Abdullah Abdullah has alledged fraud in the Afghanistan elections, preliminary results are expected tomorrow. (Photo: Shah Marai / Getty Images)
Claims of vote fraud are growing within Afghanistan, and outside observers have expressed serious concerns. But there are fears that an early tally would just inflame tensions.
Kabul, Afghanistan - Amid mounting allegations of fraud in last week's presidential elections, election officials pledged today to provide preliminary results of the vote on Tuesday.
However, the partial tally and turnout figures, to be based on reports from about three-quarters of the 6,500 polling stations, may serve to inflame tensions rather than ease them. Some observers fear the disclosure of a preliminary tally could set off clashes between rival camps.
Aides to the two leading contenders, President Hamid Karzai and his former foreign minister, Abdullah Abdullah, each have said they have independent information suggesting their candidate is in the lead. Their campaigns, along with those of several other candidates, also have complained vociferously of vote-rigging and intimidation.
Abdullah has said repeatedly that if Karzai is found to have won a majority of the vote -- which the Afghan leader would need for a first-round victory -- it would be the result of fraud. If no candidate garners more than 50%, the race will go to a runoff between the top two vote getters.
In recent days, outside observers have stopped short of describing the vote as unfair but have expressed serious concern about factors including the low turnout in some parts of the country, the stifling of participation by women, reports of ballot-box stuffing and complaints that, in some locales, gunmen ordered people to vote for a particular candidate.
Senior Western officials, too, appeared to be backing away from initial characterizations of the election as successful based mainly on the fact that, after weeks of threats and attacks, the Taliban proved unable to halt or seriously disrupt Thursday's vote.
Kai Eide, head of the United Nations mission in Afghanistan, said holding the election in relative safety had been an "important achievement" but appealed to all sides for patience while independent monitors investigated fraud allegations.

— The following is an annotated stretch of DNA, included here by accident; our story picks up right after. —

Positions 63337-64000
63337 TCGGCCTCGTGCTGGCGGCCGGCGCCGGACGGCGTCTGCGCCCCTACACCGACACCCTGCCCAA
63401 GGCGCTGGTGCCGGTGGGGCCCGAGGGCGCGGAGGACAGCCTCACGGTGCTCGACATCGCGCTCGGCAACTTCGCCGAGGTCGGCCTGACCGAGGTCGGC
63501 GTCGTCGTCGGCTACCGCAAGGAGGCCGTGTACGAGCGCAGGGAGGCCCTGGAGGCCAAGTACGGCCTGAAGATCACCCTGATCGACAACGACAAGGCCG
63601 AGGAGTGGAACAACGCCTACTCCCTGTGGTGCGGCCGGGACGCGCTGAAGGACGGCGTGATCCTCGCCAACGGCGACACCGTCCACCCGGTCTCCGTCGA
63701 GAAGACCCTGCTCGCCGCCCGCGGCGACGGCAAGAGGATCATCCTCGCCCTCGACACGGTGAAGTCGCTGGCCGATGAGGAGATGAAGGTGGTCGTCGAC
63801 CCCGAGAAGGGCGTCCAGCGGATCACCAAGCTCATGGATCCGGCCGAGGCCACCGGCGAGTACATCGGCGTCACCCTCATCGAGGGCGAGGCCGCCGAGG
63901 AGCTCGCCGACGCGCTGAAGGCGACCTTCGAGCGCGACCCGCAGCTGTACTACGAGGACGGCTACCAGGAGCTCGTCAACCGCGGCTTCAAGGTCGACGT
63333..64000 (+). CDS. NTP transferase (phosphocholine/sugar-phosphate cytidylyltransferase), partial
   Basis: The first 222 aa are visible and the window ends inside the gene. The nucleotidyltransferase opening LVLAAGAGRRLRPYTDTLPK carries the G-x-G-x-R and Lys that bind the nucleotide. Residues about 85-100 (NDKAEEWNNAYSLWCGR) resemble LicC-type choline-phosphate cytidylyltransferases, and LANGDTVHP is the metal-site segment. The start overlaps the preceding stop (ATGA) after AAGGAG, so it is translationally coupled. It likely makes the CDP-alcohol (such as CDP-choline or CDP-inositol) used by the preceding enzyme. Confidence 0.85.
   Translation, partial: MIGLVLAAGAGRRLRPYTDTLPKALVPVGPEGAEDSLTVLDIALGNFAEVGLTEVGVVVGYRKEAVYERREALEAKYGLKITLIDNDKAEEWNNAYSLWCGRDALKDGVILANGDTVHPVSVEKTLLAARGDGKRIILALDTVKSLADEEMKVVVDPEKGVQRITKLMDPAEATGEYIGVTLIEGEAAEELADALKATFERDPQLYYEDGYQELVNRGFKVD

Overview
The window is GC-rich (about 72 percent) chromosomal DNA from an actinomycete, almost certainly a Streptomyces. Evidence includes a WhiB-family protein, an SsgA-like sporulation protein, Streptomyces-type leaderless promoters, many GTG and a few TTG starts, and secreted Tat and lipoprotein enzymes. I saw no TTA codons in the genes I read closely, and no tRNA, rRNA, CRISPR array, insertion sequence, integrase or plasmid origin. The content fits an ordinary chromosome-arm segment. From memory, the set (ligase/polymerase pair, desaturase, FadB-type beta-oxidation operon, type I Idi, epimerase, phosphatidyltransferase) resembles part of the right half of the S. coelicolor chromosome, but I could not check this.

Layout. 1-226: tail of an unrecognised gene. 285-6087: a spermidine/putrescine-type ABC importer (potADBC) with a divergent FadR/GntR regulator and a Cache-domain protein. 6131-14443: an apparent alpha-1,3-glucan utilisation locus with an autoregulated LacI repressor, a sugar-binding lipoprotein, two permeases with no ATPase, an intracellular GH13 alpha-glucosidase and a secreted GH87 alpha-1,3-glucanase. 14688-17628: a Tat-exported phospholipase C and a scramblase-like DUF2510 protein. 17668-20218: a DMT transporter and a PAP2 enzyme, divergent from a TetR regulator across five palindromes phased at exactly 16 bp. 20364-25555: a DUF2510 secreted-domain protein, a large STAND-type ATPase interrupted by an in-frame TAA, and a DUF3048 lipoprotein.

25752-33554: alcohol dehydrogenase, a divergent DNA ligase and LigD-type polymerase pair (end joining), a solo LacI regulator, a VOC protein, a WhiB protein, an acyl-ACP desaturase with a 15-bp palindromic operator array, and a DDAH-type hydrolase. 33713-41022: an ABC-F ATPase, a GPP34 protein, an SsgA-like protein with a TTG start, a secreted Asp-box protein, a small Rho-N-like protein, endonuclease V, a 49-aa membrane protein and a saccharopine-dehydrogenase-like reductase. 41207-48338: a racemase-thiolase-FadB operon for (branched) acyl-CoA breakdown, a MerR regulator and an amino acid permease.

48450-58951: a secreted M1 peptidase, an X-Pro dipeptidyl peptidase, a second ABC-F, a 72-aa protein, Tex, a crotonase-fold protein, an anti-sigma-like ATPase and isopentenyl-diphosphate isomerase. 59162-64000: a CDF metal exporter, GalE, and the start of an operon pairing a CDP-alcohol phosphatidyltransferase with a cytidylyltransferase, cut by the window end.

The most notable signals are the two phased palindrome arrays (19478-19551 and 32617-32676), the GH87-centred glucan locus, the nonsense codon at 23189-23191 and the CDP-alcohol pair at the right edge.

"There's no doubt that there have been irregularities during polling," Eide said today.
Discord was breaking out as well between the bodies set up to conduct and monitor the vote.
At a news conference today, Zekria Barakzai, the deputy head of the Independent Election Commission, denied that complaints lodged with monitors so far were numerous enough and serious enough to affect the overall outcome.
A day earlier, the Electoral Complaints Commission, which will certify the vote after checking reports of irregularities, said about four dozen of the hundreds of complaints it had received were serious enough to affect the outcome if the allegations contained in them were true.
At the same time, some outside observers have cast doubt on the independence of the election commission, which was appointed by Karzai, saying its officials acted at times in a way that gave the incumbent an unfair advantage.
The vote ushered in what could be weeks of political uncertainty. A final tally is not expected to be certified until mid- to late September, and a runoff, if there is one, would be held in October.
The weeks leading up to the election were violent, exacting a heavy toll in both civilian and military lives. Today, Western military officials disclosed the deaths of three more coalition troops, one of them an American who died in an attack Sunday.
The other two were Estonians, killed in a roadside bombing in Afghanistan's dangerous south.